The sailors interrogate Jonah once they identify him as the one responsible for the storm. Their questions come rapid fire and range from his job to country of origin to race and ethnicity. In his first words of the book and the turning point of this section (4-16), Jonah does not hold back and informs them he is “a Hebrew” and he fears Yahweh “God of heaven, who made the sea and the dry land.” Here we find the source of Jonah’s troubling character flaws: he professes faith and worship with his mouth yet his actions are contrary to his confession. His disobedience has brought calamity upon these pagan foreigners.
The feigned fear of Jonah is contrasted with the genuine terror (“exceedingly afraid,” 1.10) of the mariners. Their terror is vocalized with the exclamation, “What is this you have done!” The end of verse 10 is a parenthetical insertion telling the reader that Jonah had informed them, perhaps when he secured his place on the ship by paying his fee, of his purpose for travelling abroad: Jonah was abandoning his calling as prophetic servant (see 1.3 comments).
Verses 11-15 report the various methods the mariners attempt to try to calm the storm which was only increasing in intensity by the minute. First, they ask Jonah, “What shall we do?” Jonah recommends they “hurl” (same word from vs. 4 and 5) him into the sea. Jonah is confident if he is off the boat the sea will be calm. Interestingly, Jonah is essentially saying he would rather die than cry out to Yahweh. The initial reaction of the sailors to Jonah’s plan is to reject it. They have no interest in being responsible for someone’s death (see 1.14). Rather than hurl Jonah overboard, they “rowed hard” in a futile attempt to reach dry land (1.13). Once more the tempest only grows in ferocity. Second, they “called out” (lit. “cry out,” same as Jonah was supposed to do in 1.6 and from the beginning in 1.1) to Yahweh. They pray they would not be held responsible for taking Jonah’s life and his “innocent blood” would not be on their heads. They even recognize the sovereignty of Yahweh by acknowledging He has done what He pleased (14b). In this way the pagan sailors are pictured as more devout than Jonah. Finally, after they have prayed they pick Jonah up and “hurl” him into the sea. The way the text reads it seems as soon as Jonah hit the water “the sea stopped raging” (NET). The sailors now know that Jonah was right, Yahweh was the wrathful deity to be appeased, and Yahweh rules “the raging sea; when its waves rise, you still them” (Psa 89.9).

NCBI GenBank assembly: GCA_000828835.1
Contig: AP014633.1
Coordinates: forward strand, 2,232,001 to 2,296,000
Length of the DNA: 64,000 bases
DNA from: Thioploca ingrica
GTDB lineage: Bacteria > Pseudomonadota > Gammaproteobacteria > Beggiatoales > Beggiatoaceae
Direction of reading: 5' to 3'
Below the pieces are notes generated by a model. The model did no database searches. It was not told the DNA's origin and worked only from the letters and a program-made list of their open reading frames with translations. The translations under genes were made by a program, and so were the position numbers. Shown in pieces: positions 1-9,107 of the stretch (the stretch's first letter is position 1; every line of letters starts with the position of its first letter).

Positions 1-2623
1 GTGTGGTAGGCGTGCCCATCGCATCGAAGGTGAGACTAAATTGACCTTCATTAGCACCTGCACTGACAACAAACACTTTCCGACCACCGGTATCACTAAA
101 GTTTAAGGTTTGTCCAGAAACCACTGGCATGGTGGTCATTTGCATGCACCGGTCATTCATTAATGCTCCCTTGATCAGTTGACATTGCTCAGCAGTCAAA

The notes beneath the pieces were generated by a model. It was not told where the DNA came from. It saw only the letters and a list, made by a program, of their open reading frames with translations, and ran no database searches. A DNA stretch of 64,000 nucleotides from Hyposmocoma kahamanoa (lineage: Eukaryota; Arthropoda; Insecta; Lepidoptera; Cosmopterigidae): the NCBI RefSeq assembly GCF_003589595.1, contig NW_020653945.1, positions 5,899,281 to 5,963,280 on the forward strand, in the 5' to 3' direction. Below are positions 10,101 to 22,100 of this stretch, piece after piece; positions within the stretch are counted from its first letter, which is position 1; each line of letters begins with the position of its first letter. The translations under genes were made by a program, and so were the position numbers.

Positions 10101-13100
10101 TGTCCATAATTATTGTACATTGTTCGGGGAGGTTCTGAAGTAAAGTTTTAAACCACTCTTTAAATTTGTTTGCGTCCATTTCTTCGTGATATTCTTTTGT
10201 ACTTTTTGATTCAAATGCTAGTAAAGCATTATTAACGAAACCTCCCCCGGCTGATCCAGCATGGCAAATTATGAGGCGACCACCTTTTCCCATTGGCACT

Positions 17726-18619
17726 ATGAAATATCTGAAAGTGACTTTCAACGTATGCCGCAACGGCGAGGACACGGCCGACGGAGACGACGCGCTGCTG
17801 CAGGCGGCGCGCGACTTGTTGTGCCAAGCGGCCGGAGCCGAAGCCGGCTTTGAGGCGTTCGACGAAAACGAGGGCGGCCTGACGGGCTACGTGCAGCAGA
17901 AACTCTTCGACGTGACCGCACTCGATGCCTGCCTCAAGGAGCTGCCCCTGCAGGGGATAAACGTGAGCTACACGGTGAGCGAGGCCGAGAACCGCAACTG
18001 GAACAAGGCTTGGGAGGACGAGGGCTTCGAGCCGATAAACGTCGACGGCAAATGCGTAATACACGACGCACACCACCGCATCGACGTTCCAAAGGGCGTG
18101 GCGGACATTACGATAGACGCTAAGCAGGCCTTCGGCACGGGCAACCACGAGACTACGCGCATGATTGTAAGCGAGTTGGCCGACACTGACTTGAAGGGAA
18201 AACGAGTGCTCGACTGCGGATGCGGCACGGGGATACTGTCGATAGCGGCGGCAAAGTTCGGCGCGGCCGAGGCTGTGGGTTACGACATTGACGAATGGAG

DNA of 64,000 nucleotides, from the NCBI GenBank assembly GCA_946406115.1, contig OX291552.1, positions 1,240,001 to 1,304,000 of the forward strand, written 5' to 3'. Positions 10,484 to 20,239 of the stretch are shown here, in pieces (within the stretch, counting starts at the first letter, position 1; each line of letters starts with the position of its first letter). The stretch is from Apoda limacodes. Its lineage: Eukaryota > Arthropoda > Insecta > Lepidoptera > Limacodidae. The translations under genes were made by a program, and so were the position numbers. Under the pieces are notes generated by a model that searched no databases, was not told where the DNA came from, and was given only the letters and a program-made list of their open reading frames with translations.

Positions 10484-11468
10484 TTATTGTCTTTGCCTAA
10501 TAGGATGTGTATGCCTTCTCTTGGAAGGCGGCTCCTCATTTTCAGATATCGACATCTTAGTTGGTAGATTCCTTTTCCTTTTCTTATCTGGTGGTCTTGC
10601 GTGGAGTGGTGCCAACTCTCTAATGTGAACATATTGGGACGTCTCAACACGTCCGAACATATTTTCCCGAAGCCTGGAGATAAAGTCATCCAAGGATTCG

The opening scene closes with a contrast in fates (1.16-17). The pagan sailors redirect their fear from the storm (1.5, same phrase) to Yahweh. Yahweh did what their gods could not: rescue them from calamity. Therefore they offered sacrifice to Yahweh and made vows, though the type of sacrifice and vows is not specified. Meanwhile, Jonah, who is in the sea, is not forgotten by Yahweh. One reads that Yahweh “appointed” or “prepared” (KJV, NKJV) or “provided” (NRSV, NIV) a great fish (Heb. dāg; LXX: kētous, a sea monster) which swallowed Jonah. The word is used four times in the book (see 4.6-8) and “always points to the Lord’s power to accomplish his will.” The fish was in the right place at the right time to do what Yahweh needed to be done.
For three days and three nights Jonah is in the belly of the fish (17b). This verse with 2.10 are the parts of the book which give critics the most trouble in allowing Jonah to be an historical book. The main question is, of course, Is it possible? Yes. Documented cases historically have shown that a man can be swallowed by a sperm whale and survive being in the beast for several hours. Leaving off the scientific explanation one must not forget (a) God had ordained the great fish to swallow His misguided prophet and (b) Jesus validated the event as historical when He cited it in reference to His resurrection (Matt 12.38-41; Luke 11.29-30). Without a doubt Jonah was in the “stomach” (2.1, NASB) of the large fish when he voiced his prayer. Therefore, this was nothing short of miraculous divine intervention on behalf of the wayward prophet.
 Cf. Jeremiah 1.2, 4; Ezekiel 1.3; Hosea 1.1; Joel 1.1; Zechariah 1.1; et al.
 Smith and Page, 225.
 Elijah is perhaps the quintessential example. He spoke of his prophetic ministry as standing before Yahweh, the God of Israel (“before whom I stand”). See 1 Kgs 17.1; 18.15.
 Smith and Page, 235.
 Ibid., 239
 There is the curious case of James Bartley who in 1891 was swallowed by a sperm whale and spent approximately 36 hours in the creature before his fellow crewmen dug him out of the stomach. He was alive, driven somewhat insane by the event, but after about two weeks he fully recovered except for his skin remaining bleached due to the whale’s stomach acid. See Ambrose John Wilson, “The Sign of Jonah and its Modern Confirmations,” Princeton Theological Review 25.4 (1927): 634-636.